6. Joe Flacco, QB, Baltimore Ravens
You can consider the next two slides to be the Philip Rivers-inspired portion of these preseason rankings. While both quarterbacks played all 16 games for their teams this past season, each of them is looking to bounce back from a year of dismal performance that fell well below their standards.
Joe Flacco reached the peak of success two seasons ago when he led the Baltimore Ravens to a Super Bowl championship, received his customary ring and trip to Disney World and was rewarded for his glory with a six-year, $120.6 million contract.
Although he had never been one of the NFL’s more consistent or statistically proficient passers prior to the 2012-13 NFL playoffs, leading his team to a league title certainly qualified as a breakthrough.
This past season, however, the Super Bowl hangover never seemed to fade away for Flacco. He threw 22 interceptions—his combined total from his previous two years—while throwing just 19 touchdowns and completing just 59 percent of his passes. The Ravens suffered as a result, winning just eight games and failing to qualify for the NFL playoffs.
If Flacco is going to win the award, he needs to have one of the best regular-season showings of his career; he has completed less than 60 percent of his throws in each of the past three years and has only once had a quarterback rating above 90.
He should have the opportunity to flourish under Baltimore’s new offensive coordinator, Gary Kubiak, and if he can translate his play from the Super Bowl run into how he performs over the course of an entire regular season, he could still emerge as one of the best quarterbacks in the NFL.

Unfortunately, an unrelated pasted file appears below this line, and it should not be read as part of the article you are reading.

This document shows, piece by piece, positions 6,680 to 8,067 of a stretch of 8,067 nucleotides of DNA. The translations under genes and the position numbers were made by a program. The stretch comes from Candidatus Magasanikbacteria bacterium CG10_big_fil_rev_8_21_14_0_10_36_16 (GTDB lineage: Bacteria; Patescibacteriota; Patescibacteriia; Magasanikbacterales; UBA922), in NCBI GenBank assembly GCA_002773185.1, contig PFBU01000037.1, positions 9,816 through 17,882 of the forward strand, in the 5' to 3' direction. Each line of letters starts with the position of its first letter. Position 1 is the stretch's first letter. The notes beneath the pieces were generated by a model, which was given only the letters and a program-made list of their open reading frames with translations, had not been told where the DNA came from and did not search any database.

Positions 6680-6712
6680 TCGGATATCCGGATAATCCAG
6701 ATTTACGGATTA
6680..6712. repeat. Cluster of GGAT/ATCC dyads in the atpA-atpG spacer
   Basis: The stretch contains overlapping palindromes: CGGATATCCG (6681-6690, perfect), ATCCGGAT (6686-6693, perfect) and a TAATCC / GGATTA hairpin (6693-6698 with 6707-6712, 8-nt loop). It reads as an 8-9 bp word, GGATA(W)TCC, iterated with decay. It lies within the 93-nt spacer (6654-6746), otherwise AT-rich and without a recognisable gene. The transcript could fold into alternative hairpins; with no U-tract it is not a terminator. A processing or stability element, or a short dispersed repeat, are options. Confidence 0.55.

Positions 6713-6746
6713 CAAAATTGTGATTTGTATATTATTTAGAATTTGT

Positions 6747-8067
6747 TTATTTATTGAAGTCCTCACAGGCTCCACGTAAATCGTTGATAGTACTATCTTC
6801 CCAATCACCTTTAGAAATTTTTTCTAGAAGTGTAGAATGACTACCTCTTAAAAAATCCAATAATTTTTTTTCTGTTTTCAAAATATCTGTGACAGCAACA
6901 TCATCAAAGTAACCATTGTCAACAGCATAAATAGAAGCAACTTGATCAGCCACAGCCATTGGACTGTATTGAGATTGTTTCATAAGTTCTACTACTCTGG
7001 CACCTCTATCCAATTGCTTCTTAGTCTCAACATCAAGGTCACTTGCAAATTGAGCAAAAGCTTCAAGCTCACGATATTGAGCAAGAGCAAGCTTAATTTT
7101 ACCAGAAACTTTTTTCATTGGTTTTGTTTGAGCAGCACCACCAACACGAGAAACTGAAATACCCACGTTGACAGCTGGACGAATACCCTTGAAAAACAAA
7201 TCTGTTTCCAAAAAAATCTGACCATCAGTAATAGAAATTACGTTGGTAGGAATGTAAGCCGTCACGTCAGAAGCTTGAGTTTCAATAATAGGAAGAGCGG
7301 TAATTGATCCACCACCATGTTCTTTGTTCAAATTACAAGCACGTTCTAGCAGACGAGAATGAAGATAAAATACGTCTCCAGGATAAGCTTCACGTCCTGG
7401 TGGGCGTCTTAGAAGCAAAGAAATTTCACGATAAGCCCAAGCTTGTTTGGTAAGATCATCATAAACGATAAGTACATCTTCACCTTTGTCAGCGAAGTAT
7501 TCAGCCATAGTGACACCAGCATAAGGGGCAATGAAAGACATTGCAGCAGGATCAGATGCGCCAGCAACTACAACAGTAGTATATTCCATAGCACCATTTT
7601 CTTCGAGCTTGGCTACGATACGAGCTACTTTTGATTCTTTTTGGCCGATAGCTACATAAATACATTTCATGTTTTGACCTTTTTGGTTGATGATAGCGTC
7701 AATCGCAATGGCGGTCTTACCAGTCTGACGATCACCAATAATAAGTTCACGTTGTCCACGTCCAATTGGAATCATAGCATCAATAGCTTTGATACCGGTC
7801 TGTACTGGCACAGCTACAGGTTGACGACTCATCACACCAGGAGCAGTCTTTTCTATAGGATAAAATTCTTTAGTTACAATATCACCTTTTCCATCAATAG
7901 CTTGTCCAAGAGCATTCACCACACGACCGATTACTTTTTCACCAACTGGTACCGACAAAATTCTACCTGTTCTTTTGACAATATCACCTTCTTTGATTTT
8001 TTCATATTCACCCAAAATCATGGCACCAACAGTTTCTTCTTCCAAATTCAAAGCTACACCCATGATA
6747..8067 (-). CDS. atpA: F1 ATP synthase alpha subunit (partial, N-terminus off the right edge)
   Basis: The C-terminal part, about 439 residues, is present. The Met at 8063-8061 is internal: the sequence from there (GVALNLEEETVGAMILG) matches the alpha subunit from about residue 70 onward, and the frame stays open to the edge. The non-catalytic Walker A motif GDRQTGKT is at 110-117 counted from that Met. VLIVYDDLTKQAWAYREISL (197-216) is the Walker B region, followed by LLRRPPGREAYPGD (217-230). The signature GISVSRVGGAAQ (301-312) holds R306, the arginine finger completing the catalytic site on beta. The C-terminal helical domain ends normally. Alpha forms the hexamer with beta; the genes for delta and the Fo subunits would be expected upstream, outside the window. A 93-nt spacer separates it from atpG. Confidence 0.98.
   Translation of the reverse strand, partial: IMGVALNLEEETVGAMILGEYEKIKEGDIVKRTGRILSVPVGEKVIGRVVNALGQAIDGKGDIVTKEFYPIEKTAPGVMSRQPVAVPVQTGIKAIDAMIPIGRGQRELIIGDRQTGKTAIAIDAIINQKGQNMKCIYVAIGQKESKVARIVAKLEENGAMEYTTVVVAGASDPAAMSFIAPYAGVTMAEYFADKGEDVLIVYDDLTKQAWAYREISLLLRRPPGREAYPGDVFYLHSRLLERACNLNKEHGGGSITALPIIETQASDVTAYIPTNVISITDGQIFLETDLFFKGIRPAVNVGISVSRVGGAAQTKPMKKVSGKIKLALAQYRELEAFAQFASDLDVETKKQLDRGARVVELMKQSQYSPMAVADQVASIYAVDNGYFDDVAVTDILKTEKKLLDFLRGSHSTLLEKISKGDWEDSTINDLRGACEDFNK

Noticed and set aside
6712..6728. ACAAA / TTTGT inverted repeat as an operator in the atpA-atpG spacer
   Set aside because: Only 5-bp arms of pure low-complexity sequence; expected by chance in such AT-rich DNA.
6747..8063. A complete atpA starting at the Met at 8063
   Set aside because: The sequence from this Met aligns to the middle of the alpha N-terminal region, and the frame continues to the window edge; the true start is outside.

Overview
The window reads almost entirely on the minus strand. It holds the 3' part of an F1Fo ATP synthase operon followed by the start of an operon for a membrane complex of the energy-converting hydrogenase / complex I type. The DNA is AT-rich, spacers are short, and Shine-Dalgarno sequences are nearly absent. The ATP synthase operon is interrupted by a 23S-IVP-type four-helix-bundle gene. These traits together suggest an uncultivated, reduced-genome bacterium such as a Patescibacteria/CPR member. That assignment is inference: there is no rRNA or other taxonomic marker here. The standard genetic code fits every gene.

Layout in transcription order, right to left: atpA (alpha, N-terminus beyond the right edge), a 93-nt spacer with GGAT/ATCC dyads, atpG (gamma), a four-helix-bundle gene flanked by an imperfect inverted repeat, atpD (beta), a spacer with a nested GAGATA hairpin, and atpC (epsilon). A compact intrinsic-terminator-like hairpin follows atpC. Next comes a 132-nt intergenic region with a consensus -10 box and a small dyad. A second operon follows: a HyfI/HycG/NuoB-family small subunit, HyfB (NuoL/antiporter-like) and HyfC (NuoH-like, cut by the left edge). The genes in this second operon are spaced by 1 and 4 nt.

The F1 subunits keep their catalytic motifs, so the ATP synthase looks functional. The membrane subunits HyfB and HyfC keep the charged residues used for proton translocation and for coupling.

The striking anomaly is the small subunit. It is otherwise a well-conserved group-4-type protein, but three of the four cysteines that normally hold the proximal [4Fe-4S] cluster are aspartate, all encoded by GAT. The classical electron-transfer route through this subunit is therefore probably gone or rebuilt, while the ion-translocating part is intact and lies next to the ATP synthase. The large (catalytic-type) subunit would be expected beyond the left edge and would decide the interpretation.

Considering how poorly he played last season—his 73.1 quarterback rating ranked 32nd in the league—a career year should put him in serious contention for this award, especially if the Ravens get back to the postseason.
5. Eli Manning, QB, New York Giants
Like Flacco, Eli Manning has had a roller-coaster run as an NFL starting quarterback, with high peaks and low valleys. Three seasons ago, Manning was at the top of the hill when he won his second Super Bowl as the quarterback of the New York Giants. His play last season, however, was downright ugly.
If the 2013 season was one’s first exposure to Manning, that person sure wouldn’t have guessed that the Giants quarterback had two championship rings. He threw a league-high 27 interceptions, all the while completing just 57.5 percent of his passes—his worst mark in that category since 2007—and just 18 touchdowns, his lowest total since his rookie season.
Last season might have silenced those who used to say, “You can’t spell elite without Eli,” but his success at the league’s highest level still should not be ignored.
Like Rivers, the quarterback the New York Giants traded for Manning in the 2004 NFL draft when Manning refused to play for the San Diego Chargers, Eli is still capable of putting together a season that reasserts him as one of the league’s best passers.
Manning will have to overcome some adversity, as the Giants have a somewhat shaky offensive line and lost some key offensive weapons this offseason, including wide receiver Hakeem Nicks and tight end Brandon Myers. Also, the Giants announced in April that he underwent ankle surgery.